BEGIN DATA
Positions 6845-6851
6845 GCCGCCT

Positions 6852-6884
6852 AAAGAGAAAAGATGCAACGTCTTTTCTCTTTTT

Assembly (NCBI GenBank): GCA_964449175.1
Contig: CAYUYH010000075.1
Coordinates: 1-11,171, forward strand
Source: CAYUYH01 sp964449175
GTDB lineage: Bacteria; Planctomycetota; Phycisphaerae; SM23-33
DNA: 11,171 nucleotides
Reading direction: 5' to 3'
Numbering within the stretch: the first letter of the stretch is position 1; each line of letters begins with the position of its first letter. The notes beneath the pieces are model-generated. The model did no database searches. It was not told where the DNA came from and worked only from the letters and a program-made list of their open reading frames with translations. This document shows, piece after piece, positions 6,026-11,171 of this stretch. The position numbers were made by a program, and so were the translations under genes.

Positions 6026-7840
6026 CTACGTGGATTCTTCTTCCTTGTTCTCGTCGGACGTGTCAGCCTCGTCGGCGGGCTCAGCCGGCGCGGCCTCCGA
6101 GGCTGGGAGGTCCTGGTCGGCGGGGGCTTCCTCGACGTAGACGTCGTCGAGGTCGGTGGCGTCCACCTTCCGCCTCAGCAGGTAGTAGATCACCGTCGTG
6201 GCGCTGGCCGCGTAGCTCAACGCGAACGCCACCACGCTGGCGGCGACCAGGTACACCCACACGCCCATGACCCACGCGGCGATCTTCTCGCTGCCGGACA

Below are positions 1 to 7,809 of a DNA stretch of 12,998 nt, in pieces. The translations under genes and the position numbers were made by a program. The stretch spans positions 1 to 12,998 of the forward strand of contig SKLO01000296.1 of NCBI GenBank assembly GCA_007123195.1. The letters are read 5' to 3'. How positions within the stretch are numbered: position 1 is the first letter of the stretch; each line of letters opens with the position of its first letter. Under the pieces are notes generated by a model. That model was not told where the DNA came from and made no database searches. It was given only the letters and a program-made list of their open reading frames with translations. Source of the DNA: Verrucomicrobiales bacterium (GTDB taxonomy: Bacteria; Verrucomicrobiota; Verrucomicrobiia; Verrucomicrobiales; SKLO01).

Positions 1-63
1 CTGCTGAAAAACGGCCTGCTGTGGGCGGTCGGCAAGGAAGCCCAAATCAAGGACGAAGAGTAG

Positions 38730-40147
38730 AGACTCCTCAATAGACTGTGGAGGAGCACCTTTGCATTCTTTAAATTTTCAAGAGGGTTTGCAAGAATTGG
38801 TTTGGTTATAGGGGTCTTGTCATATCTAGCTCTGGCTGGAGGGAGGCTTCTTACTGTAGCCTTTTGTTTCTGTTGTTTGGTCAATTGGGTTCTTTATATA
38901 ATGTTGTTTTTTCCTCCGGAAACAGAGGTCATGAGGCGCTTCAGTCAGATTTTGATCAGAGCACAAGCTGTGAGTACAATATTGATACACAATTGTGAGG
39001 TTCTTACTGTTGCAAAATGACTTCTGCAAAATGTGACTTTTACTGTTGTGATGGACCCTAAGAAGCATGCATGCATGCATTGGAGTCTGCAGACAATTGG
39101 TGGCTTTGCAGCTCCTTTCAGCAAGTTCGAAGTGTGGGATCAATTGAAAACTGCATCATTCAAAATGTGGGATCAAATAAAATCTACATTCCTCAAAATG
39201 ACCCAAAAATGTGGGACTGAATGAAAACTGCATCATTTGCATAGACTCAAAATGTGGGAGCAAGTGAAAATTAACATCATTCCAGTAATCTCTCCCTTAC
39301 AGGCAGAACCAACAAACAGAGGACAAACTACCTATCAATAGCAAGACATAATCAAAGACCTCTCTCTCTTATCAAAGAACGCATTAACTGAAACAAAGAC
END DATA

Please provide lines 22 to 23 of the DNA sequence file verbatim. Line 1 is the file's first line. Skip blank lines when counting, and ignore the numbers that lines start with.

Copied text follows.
38801 TTTGGTTATAGGGGTCTTGTCATATCTAGCTCTGGCTGGAGGGAGGCTTCTTACTGTAGCCTTTTGTTTCTGTTGTTTGGTCAATTGGGTTCTTTATATA
38901 ATGTTGTTTTTTCCTCCGGAAACAGAGGTCATGAGGCGCTTCAGTCAGATTTTGATCAGAGCACAAGCTGTGAGTACAATATTGATACACAATTGTGAGG